What are Potential Threats of iPhone’s Sales?

Photo+Credit%3A+China+Feature.+Huaqiangbei%2C+the+biggest+electronics+market+in+the+world+%E2%80%94+Shenzhen%2C+China.+

Photo Credit: China Feature. Huaqiangbei, the biggest

Photo Credit: China Feature. Huaqiangbei, the biggest electronics market in the world — Shenzhen, China.

Allison Sun, Contributor

The iPhone is, arguably, the most successful mobile service in history. Due to their constant stream of technological innovation, the widespread anticipation of new models, and updates every few months, innovation is highly expected. This year, on September 20, Apple launched its newest innovations: the iPhone 11 and the iPhone 11 pro. Though the much awaited device was a success, it held many of the same updates and technology, with a few more gratuitous features added, drawing consumers to a popular question: are a few more bells and whistles truly necessary? While some may agree with the advancements, such as the wider camera lens, night mode, and color adaptation, for many who use the more practical apps and services, the experience was similar to that of the older phones. For example; checking emails, using Instagram, and listening to music on the iPhone 11, and the 11 pro is the same as listening to music on the iPhone X, 8, or 7. According to data published by Alex Allegro, an experienced cellphone critic, the average upgrade cycle now last four years, up from three in 2018. As a result, less and less individuals are willing to upgrade their phone at the speed at which a new model is released.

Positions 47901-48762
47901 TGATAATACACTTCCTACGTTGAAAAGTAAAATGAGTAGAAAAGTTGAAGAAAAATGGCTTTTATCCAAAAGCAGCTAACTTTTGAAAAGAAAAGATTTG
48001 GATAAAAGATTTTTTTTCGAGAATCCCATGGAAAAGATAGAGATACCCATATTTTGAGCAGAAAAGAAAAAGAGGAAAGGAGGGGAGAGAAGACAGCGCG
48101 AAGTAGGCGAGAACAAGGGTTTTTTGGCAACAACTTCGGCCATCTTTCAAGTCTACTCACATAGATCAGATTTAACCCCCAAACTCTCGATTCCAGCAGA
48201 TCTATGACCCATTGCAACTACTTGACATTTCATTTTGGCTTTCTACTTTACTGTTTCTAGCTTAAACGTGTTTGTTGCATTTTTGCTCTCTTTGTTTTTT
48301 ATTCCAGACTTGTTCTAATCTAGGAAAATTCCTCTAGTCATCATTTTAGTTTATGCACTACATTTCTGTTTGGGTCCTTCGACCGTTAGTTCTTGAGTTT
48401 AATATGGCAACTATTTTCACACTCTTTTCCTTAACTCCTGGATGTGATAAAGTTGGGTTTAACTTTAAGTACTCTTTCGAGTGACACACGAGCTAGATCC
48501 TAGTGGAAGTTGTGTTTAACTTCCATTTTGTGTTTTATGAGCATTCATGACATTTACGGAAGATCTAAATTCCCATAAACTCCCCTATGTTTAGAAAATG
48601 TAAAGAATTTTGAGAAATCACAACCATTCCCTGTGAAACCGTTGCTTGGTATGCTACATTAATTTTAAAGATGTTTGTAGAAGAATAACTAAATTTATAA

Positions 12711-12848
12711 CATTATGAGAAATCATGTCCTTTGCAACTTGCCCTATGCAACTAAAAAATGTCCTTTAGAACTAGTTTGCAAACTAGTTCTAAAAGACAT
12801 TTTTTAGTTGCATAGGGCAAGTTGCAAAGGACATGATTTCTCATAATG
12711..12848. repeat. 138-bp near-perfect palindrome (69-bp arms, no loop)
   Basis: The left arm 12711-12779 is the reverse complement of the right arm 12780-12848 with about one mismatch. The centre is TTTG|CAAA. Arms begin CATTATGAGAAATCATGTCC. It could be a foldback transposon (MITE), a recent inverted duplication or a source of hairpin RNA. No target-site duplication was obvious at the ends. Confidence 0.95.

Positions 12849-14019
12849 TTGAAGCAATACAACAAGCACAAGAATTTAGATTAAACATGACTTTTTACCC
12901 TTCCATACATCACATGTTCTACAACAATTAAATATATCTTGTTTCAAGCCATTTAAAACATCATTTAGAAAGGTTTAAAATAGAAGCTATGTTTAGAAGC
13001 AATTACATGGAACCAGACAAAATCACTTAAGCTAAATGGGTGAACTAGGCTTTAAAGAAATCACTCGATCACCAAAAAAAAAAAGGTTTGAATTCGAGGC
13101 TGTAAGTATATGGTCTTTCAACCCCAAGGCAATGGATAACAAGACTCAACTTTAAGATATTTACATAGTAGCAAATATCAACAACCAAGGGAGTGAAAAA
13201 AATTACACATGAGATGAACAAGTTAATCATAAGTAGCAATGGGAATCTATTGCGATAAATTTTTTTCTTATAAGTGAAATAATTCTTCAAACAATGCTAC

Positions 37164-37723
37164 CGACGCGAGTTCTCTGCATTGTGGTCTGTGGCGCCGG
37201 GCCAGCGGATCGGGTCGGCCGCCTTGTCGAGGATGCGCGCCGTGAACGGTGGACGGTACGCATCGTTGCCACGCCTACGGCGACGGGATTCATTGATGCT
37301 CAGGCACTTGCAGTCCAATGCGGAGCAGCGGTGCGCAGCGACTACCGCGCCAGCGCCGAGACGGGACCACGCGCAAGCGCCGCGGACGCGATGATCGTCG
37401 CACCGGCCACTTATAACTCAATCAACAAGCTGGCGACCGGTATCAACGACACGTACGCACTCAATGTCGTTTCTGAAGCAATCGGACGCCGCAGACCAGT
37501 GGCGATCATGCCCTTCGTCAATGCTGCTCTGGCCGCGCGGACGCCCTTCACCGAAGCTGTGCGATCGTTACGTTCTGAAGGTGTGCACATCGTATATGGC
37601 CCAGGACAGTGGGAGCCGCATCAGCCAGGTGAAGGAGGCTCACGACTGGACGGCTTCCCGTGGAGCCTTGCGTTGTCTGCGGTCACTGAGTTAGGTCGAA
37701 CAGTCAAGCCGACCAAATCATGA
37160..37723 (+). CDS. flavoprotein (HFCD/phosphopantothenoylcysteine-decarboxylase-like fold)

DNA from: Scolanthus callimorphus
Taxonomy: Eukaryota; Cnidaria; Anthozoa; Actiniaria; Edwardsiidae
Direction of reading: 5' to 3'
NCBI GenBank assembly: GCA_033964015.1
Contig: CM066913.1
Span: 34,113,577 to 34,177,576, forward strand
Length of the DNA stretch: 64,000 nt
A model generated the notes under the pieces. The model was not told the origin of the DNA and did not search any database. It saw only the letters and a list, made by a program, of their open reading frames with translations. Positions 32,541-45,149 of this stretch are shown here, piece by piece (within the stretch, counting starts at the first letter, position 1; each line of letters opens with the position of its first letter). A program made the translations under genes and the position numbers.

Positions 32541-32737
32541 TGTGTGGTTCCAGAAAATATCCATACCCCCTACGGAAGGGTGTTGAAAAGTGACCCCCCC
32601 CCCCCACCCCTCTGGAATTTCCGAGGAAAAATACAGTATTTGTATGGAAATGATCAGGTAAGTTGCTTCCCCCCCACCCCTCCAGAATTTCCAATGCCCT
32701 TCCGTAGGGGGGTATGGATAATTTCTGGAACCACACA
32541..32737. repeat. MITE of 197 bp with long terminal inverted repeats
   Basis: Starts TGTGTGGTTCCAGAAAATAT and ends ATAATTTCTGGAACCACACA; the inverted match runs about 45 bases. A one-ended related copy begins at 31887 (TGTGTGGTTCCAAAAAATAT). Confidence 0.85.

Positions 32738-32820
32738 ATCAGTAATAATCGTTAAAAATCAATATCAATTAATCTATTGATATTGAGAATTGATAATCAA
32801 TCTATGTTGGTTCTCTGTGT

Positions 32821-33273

High demand of the iPhone originates from its variety of designs, in both software and hardware, that provides exclusivity, a gift most competitors fail to provide. However, not all are willing to pay the high prices that complement the advanced system of the iPhone. Consequently, this introduces iPhone to another critical problem: a booming secondary market. Amazon and eBay are flooded with all types of iPhones, meaning the new iPhone has to compete with its well-performing previous generations. In other words, as each year passes, the iPhone faces its biggest challenge, itself.

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